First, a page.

Stories about soybeans
In 2020, the Illinois Soybean Association set out to reposition the organization with one goal: “To get back to our roots.”
Matt and I were married in 2012. On Oct. 11, 2013, Matt’s father took his own life. We had been married a mere 13 months and suddenly had to navigate both being young and newly married and taking over the family farm, hog and cattle operation.
With the last five or so days of July-type weather most all the crops got planted in a hurry and much has emerged looking great. Here, though, our organic corn and soybean seed is still in the bag.
Well, the grass and forage has really taken off. Last Monday, May 9, I clipped forage samples from the current lot and the field I would be going into. Everyone talks about the “spring flush” and its washy grass.
The Consumer Price Index, a gauge of inflation, hit a 40-year high last month, and most economists expected the same report this week to show an improvement. In fact, there was nary an economist or analyst that was not looking for some improvement and easing of inflation.
Field trials of a new cover crop, CoverCress, are in its third year at the Illinois State University Farm and multiple benefits are being realized as intended.
A decline in world and U.S. wheat stocks and an unexpected early move away from the trend-line corn yield provide some bullish fodder when the U.S. Department of Agriculture’s supply and demand estimates were issued.
A first look at the next marketing year balance sheets that included the potential impact of Ukraine crop production due to the Russian invasion was released by the U.S. Department of Agriculture.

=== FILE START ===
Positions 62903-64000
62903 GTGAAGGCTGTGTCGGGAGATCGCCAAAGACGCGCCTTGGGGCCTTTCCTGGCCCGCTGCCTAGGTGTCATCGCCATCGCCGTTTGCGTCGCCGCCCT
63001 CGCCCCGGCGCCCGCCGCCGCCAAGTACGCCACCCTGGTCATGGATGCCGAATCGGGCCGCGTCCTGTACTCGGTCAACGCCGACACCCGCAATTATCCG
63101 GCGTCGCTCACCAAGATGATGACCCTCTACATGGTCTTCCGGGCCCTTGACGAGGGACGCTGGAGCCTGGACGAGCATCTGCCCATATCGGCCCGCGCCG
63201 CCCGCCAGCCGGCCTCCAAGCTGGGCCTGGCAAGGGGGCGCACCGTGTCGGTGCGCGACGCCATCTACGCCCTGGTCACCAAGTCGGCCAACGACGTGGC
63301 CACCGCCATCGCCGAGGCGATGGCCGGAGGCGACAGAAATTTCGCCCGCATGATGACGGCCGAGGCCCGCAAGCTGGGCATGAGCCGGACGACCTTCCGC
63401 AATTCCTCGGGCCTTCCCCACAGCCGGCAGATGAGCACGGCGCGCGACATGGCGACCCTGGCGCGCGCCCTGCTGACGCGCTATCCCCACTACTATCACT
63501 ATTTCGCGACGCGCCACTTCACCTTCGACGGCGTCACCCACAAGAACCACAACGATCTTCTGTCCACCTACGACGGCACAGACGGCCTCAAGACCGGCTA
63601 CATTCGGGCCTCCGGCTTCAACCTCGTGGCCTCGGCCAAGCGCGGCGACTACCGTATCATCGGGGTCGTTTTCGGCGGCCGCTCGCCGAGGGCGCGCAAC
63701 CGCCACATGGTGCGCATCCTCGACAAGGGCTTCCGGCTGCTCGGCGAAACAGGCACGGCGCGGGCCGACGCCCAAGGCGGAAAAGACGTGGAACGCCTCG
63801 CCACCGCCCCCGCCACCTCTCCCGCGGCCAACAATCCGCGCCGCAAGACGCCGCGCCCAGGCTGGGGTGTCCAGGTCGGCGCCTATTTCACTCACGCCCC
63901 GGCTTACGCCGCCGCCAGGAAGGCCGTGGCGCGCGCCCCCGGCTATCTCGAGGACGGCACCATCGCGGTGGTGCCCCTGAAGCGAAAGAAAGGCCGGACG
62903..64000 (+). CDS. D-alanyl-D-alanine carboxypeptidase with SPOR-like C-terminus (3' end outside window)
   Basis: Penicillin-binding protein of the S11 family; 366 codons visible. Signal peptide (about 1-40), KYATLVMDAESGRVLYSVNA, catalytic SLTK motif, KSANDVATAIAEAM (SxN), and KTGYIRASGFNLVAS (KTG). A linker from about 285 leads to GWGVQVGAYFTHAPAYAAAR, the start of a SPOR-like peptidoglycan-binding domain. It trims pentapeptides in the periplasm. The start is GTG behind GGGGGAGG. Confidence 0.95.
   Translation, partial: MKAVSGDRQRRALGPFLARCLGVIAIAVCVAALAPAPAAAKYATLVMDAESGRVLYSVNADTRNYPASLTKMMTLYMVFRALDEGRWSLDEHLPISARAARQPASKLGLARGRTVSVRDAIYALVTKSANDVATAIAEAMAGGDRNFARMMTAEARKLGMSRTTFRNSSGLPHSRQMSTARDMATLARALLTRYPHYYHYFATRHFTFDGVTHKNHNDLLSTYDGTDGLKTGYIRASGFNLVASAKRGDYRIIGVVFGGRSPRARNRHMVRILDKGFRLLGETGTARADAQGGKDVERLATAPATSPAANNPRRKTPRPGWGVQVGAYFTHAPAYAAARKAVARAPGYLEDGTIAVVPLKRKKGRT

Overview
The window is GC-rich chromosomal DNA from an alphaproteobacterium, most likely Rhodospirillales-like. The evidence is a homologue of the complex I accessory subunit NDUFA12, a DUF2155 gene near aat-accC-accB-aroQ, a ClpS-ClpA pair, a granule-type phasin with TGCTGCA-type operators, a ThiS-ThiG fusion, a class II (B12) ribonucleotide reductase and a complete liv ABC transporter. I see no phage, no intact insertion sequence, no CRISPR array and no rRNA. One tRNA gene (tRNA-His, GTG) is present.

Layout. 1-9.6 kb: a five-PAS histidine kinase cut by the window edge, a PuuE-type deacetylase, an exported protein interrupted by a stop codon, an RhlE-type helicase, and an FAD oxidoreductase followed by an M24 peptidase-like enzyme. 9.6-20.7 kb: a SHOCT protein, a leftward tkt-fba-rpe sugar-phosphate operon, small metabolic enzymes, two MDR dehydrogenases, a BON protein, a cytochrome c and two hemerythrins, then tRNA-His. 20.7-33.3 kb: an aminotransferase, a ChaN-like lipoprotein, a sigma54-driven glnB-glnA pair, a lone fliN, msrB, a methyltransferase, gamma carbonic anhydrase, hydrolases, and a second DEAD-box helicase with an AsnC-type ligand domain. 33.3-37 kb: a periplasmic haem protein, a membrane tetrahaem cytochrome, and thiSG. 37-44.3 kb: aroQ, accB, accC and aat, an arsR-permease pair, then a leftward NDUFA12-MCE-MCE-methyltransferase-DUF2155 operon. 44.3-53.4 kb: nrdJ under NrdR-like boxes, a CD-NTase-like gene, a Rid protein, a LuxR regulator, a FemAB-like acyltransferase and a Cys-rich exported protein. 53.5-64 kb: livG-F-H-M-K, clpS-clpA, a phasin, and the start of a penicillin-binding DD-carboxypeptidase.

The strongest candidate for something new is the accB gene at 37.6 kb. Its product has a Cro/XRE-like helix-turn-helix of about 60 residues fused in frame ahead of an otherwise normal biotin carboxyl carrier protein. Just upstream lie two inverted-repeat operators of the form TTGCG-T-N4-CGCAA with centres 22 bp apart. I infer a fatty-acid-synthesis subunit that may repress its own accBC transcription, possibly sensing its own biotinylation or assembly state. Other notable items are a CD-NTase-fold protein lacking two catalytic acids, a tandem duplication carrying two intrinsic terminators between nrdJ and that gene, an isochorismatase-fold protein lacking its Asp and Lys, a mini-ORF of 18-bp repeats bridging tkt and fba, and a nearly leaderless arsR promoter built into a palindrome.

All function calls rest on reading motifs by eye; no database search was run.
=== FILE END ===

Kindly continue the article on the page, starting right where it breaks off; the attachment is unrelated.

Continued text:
One of the more confounding political riddles pundits love to debate is how Democrats “lost” rural America. If the past month is any indication, however, it looks less like the Dems lost rural America and more like they are just lost in rural America.
Farmers were encouraged by strengthened commodity prices, but are still worried about high cost inflation, according to the Purdue University/CME Group Ag Economy Barometer.
An old saying about the grain markets that can be etched in stone as being perfectly accurate is: “A corn crop is made or broken in July and a soybean crop in August.” A corn plant tassels in July and a soybean crop flowers in August.
Concerns over tighter margins despite higher crop prices were common across the Federal Reserve districts in the latest Beige Book survey.
The strength with most commodity markets early this week was wildly bullish. But the weakness seen with most of those same markets at the end of the week was bearish.
Gov. J.B. Pritzker signed into law a bill that incentivizes increasing blends of biodiesel. The bill, sponsored by Sen. Patrick Joyce, D-Essex, and Rep. Eva Dina Delgado, D-Chicago, extends the current B10 sales tax exemption until 2023.
Building soil organic matter is important to farmers for several reasons, including sequestering carbon and increasing crop yields.